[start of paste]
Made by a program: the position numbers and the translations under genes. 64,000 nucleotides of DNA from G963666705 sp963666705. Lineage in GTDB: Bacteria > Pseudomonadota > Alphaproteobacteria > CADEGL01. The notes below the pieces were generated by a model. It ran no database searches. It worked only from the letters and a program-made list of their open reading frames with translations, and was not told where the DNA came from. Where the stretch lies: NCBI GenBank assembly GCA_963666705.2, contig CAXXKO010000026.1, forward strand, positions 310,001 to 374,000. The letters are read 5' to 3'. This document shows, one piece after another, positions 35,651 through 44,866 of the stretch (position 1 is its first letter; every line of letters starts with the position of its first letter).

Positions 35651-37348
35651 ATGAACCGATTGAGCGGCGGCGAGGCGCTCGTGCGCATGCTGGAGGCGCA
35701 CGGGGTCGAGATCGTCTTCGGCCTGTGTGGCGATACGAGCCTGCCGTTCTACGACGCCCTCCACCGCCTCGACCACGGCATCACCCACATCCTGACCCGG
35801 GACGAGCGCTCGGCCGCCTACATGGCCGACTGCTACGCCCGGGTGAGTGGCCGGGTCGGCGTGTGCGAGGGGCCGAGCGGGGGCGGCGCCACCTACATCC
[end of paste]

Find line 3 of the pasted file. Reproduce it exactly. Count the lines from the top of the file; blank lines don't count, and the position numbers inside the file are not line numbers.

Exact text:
35651 ATGAACCGATTGAGCGGCGGCGAGGCGCTCGTGCGCATGCTGGAGGCGCA